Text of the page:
In this very covenant God took Abram and made him Abraham, “the father of a multitude,” as He promised to extend His grace to this chosen servant and to future generations scattered throughout the earth.

God’s promise to Abraham is an early expression of the gospel promise. He made a promise to Abraham, and Abraham’s descendants later received the blessing. They would eventually realize, though, that the promise and blessing encompass all who believe in Jesus: “For in Christ Jesus you are all sons of God, through faith … And if you are Christ’s, then you are Abraham’s offspring, heirs according to promise” (Galatians 3:26, 29). So, while the promises that God made to Abraham were partially fulfilled in the Old Testament nation of Israel, they were ultimately fulfilled in the gospel of Jesus Christ and in His people.

Catch just a tiny glimpse of the immensity of this fulfillment and your life will be forever changed. If you are in Christ today, the promise that God made to Abraham has your name on it. You are a citizen of heaven and serve a King descended from Abraham called Jesus. What God began as He spoke to Abram has come to encompass you as God calls people back into His kingdom, to enjoy Him face-to-face forever. Whatever else is true of you today, by faith you are a child of God, a member of Abraham’s people, and an heir to these glorious promises.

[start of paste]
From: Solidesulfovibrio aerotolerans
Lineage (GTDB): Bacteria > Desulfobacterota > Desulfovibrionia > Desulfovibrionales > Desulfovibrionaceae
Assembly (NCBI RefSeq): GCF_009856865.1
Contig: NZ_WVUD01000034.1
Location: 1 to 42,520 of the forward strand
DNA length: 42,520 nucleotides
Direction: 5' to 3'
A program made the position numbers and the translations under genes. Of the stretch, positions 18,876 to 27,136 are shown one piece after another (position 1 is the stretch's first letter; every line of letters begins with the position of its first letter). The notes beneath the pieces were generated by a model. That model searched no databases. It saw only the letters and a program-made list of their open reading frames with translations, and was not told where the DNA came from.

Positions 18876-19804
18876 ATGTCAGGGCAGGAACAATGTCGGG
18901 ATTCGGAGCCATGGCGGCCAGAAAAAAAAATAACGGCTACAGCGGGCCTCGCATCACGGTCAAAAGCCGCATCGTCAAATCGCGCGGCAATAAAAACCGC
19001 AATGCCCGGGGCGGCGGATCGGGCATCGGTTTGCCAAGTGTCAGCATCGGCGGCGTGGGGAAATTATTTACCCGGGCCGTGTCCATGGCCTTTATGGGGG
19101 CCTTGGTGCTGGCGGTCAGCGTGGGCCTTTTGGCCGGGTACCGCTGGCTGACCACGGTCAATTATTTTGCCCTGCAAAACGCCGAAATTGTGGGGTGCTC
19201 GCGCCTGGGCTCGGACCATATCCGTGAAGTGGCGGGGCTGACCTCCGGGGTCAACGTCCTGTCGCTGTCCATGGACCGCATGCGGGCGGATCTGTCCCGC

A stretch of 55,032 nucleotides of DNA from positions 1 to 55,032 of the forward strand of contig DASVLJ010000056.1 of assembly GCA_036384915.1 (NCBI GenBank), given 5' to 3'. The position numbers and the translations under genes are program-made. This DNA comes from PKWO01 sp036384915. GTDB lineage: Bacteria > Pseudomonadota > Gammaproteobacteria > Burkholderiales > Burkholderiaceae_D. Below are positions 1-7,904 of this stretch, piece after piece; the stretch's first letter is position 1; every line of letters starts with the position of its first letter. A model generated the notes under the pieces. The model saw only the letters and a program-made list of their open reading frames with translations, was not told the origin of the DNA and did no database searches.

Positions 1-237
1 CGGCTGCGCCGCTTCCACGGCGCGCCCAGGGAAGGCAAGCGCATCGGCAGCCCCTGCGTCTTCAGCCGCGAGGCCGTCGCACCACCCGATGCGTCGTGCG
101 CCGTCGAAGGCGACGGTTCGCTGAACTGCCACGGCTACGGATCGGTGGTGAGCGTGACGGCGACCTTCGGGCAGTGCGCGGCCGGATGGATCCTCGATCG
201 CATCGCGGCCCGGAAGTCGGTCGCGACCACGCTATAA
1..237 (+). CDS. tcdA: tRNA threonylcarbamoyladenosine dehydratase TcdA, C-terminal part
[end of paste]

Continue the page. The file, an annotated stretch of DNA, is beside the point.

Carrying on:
Genesis 11:1-9

Genesis 12:1-9

Topics: Grace of God Kingdom of God Promises of God

Devotional material is taken from the Truth For Life daily devotional by Alistair Begg,

Kids4Truth Clubs Daily Devotional – God Loves Those Who Are Hard To Love

“Now the word of the LORD came unto Jonah, saying, Arise, go to Nineveh, that great city, and cry against it; for their wickedness is come up before me.” (Jonah 1:1-2)

Tony was a boy who lived in Kevin’s neighborhood. In fact, Tony lived just a few houses away, but Kevin did not like spending time with him. The thing is, Tony was hard to like. It wasn’t that he was always mean – he could even be nice sometimes. It’s just that most of the time, Tony bullied everyone else. He always had to be the quarterback when they played football. He said mean things to everyone and did not care if he hurt anyone. Tony expected to have his own way about everything. These were just a few of the many reasons Tony was hard to like.